Radio Free Vermont: A Fable of Resistance
By Bill McKibben. Blue Rider Press, 2017. 218 pages. $22.
Vermont is one of the smallest states in the union, and Alaska is by far the largest, but beyond that difference the two have a great deal in common. For one thing, both have had active secessionist movements. This novel — Bill McKibben's first after 16 nonfiction books — revolves around a campaign for an independent Vermont and celebrates free spirits, small-town friendliness, local commerce, radio and winter. It's a hilarious romp through a recognizable present, wrapped into a whimsical fable.
At the start, 72-year-old Vern Barclay, a veteran radio broadcaster, is using his "underground, underpowered and underfoot" radio show to advocate for independence and local control — a Vermont in which its residents would drink beer from local breweries and milk from local cows and generally support one another as neighbors. After an "incident" at the local Walmart, Vern finds himself a fugitive from the law.
Vern is a terrific character, as are the rest of his crew — an "on-the-spectrum" computer genius, a woman who teaches new Vermonters the skills needed to live in Vermont (with emphasis on initially keeping their mouths shut), a biathlete, and Vern's feisty elderly mother. It's a pleasure to be in their company as they discuss the virtues of living "small" and democratically, prank their politicians, and undertake a rescue on skis.
To be sure, the word "fable" in the subtitle lets us know that the entire story is created not to represent life as it is but to suggest a wishful fantasy, a story with a moral.
In the same way that Edward Abbey's "The Monkeywrench Gang" inspired a generation of environmental activists, "Radio Free Vermont" may encourage readers to think about the values they hold and what sorts of resistance may make a kinder and more sustainable world. There's an obvious echo of the classic book in McKibben's, but the difference between the two is that McKibben's characters manage to engage in plenty of confrontation and action without resorting to violence — or even any harm worse than embarrassment (excepting one burned-down house). A reader is left feeling joy at the beauty and possibilities of life, rather than outrage at what exists.
McKibben himself is strongly identified with progressive movements. His first book, "The End of Nature" (1989) first brought the issue of global warming to a general audience, and he's been deeply involved with the climate movement ever since. Climate change is one, mostly subtle, theme in "Radio Free Vermont." The Vermonters, in love with their snow, lament the January weather — "the sheer brownness of it all." A politician, in a way we're all too familiar with, jokes about the snowstorm that eventually comes — "ha, they talk about global warming!"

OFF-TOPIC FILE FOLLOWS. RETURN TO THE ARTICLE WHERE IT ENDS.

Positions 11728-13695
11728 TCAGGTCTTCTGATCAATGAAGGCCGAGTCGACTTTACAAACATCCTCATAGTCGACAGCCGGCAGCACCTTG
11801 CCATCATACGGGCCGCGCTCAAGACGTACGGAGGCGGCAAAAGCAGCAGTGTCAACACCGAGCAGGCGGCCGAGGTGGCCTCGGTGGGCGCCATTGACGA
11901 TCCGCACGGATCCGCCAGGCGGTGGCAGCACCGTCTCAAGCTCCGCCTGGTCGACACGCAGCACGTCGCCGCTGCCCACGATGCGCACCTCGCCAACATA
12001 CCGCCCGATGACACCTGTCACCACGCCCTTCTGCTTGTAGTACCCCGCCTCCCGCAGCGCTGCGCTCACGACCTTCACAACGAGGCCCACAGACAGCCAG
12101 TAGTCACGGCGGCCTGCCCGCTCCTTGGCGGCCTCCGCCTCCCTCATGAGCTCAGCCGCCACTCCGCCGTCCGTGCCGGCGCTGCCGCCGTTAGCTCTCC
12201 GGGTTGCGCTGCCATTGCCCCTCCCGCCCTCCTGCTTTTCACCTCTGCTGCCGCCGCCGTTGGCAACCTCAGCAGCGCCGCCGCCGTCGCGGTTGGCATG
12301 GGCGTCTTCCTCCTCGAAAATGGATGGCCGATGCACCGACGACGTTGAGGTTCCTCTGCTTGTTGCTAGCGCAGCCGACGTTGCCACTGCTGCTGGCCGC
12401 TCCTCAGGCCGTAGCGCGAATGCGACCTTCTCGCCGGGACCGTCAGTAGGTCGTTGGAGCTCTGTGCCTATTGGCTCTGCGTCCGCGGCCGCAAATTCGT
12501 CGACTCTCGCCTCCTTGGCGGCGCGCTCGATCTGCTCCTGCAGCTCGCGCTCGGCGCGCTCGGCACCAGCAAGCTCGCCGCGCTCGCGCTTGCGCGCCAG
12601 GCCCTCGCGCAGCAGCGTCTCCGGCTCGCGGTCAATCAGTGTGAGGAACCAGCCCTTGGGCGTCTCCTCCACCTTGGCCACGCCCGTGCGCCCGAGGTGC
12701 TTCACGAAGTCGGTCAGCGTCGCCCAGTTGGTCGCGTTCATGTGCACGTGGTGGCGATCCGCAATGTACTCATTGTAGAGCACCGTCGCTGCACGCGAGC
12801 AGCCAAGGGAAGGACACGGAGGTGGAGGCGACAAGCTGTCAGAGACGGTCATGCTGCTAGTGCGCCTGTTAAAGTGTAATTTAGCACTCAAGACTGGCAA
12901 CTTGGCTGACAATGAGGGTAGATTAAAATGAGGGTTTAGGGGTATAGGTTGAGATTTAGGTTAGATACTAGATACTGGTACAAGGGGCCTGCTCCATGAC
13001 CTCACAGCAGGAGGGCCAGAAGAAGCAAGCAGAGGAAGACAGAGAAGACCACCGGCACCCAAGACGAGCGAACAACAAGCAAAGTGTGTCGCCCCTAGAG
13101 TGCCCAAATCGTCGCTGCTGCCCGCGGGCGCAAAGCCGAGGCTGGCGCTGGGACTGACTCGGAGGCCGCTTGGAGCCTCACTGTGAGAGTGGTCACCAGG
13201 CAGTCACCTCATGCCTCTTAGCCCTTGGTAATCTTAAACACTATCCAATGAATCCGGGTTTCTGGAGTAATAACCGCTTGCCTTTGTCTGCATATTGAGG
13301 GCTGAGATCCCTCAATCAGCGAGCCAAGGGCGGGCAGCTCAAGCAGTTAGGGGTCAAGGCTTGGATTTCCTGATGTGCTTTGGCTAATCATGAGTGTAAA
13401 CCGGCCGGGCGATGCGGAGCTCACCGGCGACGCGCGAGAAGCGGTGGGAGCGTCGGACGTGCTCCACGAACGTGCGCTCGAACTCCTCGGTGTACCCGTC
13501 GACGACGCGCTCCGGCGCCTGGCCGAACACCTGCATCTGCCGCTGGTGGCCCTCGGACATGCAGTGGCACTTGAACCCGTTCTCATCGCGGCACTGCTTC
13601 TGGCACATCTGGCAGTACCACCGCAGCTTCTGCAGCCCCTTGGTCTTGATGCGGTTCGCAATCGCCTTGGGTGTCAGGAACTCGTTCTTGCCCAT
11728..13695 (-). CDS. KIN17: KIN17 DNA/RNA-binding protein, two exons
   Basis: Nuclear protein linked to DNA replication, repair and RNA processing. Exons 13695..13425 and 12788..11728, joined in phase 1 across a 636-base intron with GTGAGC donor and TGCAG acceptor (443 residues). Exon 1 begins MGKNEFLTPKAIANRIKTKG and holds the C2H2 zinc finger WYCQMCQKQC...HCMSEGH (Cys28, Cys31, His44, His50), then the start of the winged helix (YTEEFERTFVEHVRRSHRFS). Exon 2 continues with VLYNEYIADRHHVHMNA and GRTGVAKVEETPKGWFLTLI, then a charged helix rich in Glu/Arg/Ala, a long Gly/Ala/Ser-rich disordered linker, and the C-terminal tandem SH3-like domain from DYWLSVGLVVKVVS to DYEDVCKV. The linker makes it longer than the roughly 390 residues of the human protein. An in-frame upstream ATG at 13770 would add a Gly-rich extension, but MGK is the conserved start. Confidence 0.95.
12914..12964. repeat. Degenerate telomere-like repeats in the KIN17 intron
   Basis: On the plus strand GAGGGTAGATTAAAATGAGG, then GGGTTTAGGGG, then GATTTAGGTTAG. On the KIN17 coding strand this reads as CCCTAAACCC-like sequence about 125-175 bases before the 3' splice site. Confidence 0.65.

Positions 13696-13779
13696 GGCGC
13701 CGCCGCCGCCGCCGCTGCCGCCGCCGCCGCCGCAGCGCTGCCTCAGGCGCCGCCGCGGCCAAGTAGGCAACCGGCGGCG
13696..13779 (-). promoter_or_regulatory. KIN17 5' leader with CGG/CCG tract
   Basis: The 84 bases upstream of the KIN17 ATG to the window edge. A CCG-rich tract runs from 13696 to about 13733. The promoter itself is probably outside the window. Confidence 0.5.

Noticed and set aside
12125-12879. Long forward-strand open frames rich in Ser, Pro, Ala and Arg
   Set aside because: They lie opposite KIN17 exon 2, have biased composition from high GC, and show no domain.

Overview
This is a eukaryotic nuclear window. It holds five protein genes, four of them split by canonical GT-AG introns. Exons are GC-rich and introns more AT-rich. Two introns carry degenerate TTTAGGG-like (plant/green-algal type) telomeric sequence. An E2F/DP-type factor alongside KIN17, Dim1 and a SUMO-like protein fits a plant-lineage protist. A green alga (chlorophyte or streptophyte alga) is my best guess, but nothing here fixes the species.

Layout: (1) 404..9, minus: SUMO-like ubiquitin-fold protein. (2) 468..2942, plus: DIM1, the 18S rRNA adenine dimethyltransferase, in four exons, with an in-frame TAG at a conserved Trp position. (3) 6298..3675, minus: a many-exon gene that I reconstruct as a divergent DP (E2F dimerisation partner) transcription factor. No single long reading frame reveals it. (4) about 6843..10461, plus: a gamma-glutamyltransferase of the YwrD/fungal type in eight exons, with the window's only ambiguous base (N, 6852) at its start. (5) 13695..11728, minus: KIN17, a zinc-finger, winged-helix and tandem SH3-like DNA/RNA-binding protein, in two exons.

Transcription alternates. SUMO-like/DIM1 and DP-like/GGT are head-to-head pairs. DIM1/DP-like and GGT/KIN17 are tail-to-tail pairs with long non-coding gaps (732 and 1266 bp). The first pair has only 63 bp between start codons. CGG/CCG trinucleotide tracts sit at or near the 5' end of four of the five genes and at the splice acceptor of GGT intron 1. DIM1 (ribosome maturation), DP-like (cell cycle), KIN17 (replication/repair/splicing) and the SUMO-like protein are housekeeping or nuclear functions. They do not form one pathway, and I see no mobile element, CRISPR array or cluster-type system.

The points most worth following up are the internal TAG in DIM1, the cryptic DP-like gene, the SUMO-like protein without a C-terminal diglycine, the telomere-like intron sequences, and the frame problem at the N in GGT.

Another theme, also of so much current relevance, has to do with communications technology. The story's young computer wizard, Perry, knows just how to hack into systems, to broadcast from untraceable locations or change what goes up on a jumbo screen at a stadium — or to reverse the flow of sewer systems. How "real" any of the employed technologies are is doubtful, but they seem entirely believable in Perry's able hands. Perry is also a musical enthusiast, especially of soul music, and a reader can get an education in this from him, too.
But it's the very capable woman characters who run away with the story. Sylvia tells her new students, "Today we'll cover driving in the mud; before the month is out, we'll have cut down small trees, learned to drive the kind of pumper you'll find in most volunteer fire departments, chopped, split, and stacked cordwood for several of the older ladies in this town …" Trance, the Olympic biathlete, is also a war veteran/sharpshooter — and a sharp thinker. Vern's mother, in slippers and a down jacket, creates a hideout in a nursing home, which, she brags, has "monster bandwidth."
There are also real characters here — or characters with names we recognize — used in fictitious ways. There's a Senator Sanders and a Secretary of State Tillerson. Real businesses and brands are named — again in fictitious circumstances. Coors beer. Carhartts. Dunkin' Donuts. Ben and Jerry's. Subarus. Real musicians and their real songs. The President is named Trump. The author had some obvious fun dinging the current state of our union and our consumer branding.
In the end, though, the secessionist plot is not the point. Vern and his compatriots want their fellow Vermonters to go to their town meetings — a New England form of small-town government — and talk with one another about what matters. The message to readers is the importance of participating in our communities and their governance. Talk together and listen and look out for one another. Respect and honor what makes each of us different and unique. Stand up for what's right and good; do it with creativity and wit — and civility.
As Vern says in one of his radio broadcasts, "I've sat behind a microphone and listened for decades as Americans learned to stop talking with each other and start shouting instead. … So here's what I want to say, and I think it's the one thing no one ever says anymore in our public life: I think you're wrong, but you may be right."